But, of course the most physically demanding, best known and perhaps fun section is the Expedition. This is usually structured by adults, for safety reasons, and training is carefully organised. As you will have noticed, it does not have to be on foot, but can be on horseback, by canoe or cycle. For example, for years the girls at my son’s school did their Gold Expedition on the Caledonian canal in Scotland, and you can imagine how rough that can get for a canoe.
However, my experience is on foot. Training is via day walks in open country, followed by practice expeditions and then full expeditions. 2 days for Bronze, 3 for Silver and 4 for Gold. The latter in wild areas such as Snowdonia, the Lake District, North Yorkshire and Dartmoor.
The training walks are aimed at getting participants used to walking, and navigating, and the latter is initially quite difficult. We have had some great times on walks and expeditions in the Pennines around Saddleworth, which is NE of Manchester, the High Peak area of Derbyshire and the Lake District. There is careful monitoring of participants to ensure they do not run into difficulties, or get lost!! This initially is by accompanying them, but letting them navigate, and later by use of checkpoints.
One example of almost getting lost was around Latterbarrow, a hill near Lake Windermere. We were camping at Low Wray and were ready to leave, but because the leaders had one or two things to finish off, I famously said let them set off we will catch them up, they cannot get lost going towards Latterbarrow (it was so prominent). But they did, and we spent quite a while looking for them. They had made the classic mistake of going 180 degrees in the wrong direction.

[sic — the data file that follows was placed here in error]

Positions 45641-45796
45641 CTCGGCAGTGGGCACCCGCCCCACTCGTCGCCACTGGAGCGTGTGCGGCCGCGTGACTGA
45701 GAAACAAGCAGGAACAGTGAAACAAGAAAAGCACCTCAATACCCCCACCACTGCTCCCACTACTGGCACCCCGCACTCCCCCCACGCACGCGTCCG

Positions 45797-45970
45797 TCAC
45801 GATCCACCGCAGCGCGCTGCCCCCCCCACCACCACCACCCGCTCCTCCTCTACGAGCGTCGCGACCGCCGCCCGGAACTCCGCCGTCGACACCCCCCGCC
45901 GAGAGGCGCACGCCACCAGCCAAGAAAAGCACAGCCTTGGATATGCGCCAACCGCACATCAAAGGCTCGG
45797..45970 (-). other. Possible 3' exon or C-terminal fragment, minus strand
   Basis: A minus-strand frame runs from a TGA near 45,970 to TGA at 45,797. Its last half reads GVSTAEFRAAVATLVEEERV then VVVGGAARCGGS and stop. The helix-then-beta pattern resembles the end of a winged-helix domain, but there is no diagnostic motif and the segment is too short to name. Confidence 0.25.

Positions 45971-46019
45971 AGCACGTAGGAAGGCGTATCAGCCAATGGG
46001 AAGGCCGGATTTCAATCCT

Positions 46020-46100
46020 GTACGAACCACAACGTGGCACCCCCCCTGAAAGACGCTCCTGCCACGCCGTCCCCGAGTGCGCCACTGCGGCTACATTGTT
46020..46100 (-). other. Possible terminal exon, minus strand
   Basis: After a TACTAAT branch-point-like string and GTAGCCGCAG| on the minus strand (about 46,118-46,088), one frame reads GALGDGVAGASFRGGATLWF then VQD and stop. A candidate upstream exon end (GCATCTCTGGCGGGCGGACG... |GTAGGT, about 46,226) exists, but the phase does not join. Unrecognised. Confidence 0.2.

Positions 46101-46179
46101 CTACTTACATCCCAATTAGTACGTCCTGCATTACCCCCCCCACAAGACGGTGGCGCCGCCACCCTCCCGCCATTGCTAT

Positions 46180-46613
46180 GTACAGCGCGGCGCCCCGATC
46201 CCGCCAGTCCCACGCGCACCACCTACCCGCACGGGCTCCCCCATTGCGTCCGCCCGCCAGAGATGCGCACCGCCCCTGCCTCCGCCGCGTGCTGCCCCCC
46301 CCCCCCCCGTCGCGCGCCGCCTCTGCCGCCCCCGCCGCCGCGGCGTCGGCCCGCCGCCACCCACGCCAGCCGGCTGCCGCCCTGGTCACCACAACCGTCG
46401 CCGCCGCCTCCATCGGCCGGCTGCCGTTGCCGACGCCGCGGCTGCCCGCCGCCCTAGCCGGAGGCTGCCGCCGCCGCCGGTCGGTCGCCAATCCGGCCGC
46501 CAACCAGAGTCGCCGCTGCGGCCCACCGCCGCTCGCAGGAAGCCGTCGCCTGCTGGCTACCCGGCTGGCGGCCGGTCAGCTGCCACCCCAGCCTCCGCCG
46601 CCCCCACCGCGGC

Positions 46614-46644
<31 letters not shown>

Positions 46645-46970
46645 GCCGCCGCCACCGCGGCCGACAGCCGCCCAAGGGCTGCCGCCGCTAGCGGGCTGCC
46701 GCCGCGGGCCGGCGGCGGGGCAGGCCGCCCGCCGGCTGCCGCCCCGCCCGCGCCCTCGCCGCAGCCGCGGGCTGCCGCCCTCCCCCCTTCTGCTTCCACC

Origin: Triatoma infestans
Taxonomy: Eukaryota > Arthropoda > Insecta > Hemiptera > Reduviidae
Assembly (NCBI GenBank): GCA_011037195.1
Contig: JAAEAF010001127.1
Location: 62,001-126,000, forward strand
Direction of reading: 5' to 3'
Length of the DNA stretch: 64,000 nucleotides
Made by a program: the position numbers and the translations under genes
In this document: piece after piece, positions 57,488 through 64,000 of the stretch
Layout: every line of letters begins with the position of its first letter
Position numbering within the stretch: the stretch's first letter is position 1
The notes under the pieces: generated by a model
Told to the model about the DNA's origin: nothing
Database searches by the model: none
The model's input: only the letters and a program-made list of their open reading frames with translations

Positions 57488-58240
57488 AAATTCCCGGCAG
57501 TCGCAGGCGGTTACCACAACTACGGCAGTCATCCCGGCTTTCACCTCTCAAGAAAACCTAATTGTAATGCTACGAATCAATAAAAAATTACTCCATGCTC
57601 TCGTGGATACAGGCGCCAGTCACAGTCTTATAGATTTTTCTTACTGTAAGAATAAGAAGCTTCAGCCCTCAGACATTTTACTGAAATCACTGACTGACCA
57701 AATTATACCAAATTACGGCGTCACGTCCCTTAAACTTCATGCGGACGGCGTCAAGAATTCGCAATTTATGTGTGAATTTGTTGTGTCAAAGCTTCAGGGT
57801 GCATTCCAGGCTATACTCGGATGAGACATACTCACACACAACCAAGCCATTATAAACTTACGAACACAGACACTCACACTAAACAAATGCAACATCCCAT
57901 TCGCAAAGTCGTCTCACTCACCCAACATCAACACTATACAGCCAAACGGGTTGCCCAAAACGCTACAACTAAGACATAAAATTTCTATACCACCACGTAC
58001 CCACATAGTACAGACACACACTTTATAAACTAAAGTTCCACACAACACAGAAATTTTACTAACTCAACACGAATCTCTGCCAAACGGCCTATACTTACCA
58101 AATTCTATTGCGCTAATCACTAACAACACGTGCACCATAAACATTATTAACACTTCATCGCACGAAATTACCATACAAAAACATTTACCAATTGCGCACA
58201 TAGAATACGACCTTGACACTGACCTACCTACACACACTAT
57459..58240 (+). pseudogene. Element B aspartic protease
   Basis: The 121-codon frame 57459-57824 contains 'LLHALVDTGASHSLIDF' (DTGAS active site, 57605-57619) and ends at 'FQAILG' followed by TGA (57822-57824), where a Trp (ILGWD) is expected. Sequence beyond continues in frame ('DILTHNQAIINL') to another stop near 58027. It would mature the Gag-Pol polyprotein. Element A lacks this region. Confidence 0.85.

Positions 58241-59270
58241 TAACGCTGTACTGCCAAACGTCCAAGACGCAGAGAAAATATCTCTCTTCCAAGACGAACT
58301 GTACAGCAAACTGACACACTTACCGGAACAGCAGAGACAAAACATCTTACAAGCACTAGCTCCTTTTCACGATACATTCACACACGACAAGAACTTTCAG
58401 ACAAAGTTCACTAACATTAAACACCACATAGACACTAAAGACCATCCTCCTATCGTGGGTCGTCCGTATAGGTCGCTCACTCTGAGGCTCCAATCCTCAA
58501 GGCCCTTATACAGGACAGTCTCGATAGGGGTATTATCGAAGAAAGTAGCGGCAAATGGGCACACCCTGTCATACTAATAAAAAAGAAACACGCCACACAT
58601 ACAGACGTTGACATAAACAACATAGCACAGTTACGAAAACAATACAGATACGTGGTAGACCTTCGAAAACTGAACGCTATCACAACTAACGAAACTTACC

The practice expeditions are aimed at giving the young people experience of camping, cooking, and carrying all the equipment over quite long distances, but also still checking their navigation skills. We did most of these in the Pennines, but the Lake District was a favourite area for the Gold Expeditions. For example, my daughter did hers starting at the top of Ullswater and travelling via a very circuitous route to Ambleside, a distance of around 50 miles.
The expedition included going over Helvellyn, and she particularly remembers getting up very early on that day to avoid the heat. I don’t know if any of you have been over Helvellyn, but, if so, probably not carrying a pack with personal and camping equipment, as well as food, etc for 4 days.